Asian stocks rose on Monday morning after news of steady US job growth and Chinese exports exceeding expectations.
Hong Kong’s Hang Seng gained 1.7 percent to 23,952.31, the Chinese Shanghai Composite increased by 1.3 percent to 2,448.34, and South Korea’s Kospi rose by 1.3 percent to 1,964.49.
Shares were up across Taiwan, Southeast Asia, and New Zealand.
MSCI’s broadest index of Asia-Pacific shares outside Japan increased by 0.3 per cent. However, Japan’s Nikkei was down as the Yen rebounded.
US Job Growth
American unemployment is down to a new six-year low of 5.8% (from 5.9% in September), with the US adding 214,000 jobs in October, just shy of forecasts of 231,000.
Tohru Yamamoto, chief fixed income strategist at Daiwa Securities, said:
“It was a familiar combination. Rising payrolls, a falling jobless rate and stagnant wages. All this means is that the US economy is moderately recovering, and no major shift in the Fed’s policy outlook, which should reduces market volatility,’’
Impressive Chinese Exports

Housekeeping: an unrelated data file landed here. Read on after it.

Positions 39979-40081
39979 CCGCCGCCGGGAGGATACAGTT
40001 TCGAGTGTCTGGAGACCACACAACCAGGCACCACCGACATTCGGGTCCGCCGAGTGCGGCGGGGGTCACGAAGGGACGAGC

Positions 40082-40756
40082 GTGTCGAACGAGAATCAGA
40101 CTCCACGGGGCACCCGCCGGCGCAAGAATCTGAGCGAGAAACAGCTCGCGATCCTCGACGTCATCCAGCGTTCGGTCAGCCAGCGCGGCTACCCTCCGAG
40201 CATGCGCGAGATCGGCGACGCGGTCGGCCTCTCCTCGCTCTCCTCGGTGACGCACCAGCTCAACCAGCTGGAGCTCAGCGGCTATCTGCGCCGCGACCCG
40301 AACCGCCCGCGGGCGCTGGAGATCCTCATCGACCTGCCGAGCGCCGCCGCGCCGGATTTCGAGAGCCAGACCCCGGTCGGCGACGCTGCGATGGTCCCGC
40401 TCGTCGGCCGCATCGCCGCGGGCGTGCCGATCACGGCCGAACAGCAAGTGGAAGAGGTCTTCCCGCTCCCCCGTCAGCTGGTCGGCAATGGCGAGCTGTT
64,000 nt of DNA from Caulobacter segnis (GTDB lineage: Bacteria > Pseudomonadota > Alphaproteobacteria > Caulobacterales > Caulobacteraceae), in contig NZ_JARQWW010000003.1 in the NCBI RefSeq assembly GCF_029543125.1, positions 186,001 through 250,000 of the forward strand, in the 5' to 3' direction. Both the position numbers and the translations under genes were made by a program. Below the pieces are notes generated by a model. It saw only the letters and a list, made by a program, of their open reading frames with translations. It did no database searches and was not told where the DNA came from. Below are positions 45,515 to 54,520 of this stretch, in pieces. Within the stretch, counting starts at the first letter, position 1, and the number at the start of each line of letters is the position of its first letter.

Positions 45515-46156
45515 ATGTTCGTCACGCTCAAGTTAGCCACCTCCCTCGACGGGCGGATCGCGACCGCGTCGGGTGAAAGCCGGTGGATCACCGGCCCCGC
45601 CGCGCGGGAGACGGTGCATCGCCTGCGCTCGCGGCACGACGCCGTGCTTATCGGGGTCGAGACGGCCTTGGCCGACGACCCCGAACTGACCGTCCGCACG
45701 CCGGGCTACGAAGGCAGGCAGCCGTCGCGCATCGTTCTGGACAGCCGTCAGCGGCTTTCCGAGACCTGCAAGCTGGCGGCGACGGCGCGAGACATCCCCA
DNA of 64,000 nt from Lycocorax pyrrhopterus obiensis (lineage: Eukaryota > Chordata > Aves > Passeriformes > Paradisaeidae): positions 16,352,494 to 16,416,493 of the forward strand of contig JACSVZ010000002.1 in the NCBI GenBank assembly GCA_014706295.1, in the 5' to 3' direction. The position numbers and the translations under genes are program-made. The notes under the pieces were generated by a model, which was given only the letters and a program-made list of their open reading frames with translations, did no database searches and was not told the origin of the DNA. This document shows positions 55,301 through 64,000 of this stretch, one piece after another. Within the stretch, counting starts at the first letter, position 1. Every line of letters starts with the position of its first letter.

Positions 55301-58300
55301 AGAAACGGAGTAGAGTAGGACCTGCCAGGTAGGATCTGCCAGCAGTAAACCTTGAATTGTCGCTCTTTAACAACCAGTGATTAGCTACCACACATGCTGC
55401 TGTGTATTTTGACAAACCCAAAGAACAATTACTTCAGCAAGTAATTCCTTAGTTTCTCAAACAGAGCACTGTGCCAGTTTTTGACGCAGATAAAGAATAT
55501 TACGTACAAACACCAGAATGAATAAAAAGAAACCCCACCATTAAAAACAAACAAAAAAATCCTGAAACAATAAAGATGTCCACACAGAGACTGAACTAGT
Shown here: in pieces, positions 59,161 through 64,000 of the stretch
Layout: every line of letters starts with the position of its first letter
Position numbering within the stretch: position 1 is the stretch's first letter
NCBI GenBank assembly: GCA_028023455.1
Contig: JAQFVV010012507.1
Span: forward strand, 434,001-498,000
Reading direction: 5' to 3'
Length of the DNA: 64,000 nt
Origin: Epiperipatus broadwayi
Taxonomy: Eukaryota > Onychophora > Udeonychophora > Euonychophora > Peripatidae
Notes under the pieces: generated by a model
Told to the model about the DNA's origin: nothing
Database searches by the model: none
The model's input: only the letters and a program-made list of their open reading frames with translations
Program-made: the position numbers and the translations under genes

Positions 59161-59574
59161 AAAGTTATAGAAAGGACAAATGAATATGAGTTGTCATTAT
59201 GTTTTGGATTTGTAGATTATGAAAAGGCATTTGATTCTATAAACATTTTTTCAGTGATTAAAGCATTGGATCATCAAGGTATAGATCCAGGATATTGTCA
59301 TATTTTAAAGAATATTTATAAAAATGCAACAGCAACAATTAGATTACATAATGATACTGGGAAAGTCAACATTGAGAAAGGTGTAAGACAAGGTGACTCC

Chinese export growth did not slow down as much as expected. Exports were up 11.6 per cent in October, which is down from the 15.3 percent surge in September, however, still ahead of forecasts of a 10.6 percent increase. Imports rose 4.6%, below forecasts for a gain of 5.5%.
Chinese consumer inflation gained 1.6% in October (in line with expectations). China posted a trade surplus of $45.4 billion last month, up from $31.0 billion in September.
According to Reuters, Jian Chang, an analyst at Barclays, said:
“Overall, the data painted a similar macro picture as in previous months: Robust export growth led by the US and ASEAN demand, and depressed imports driven by falling commodity prices and soft domestic demand,’’
The US dollar index (which compares the greenback against six other major currencies) fell by 0.4 percent down to 87.539, retreating from 88.190 on Friday – the highest level seen since June 2010.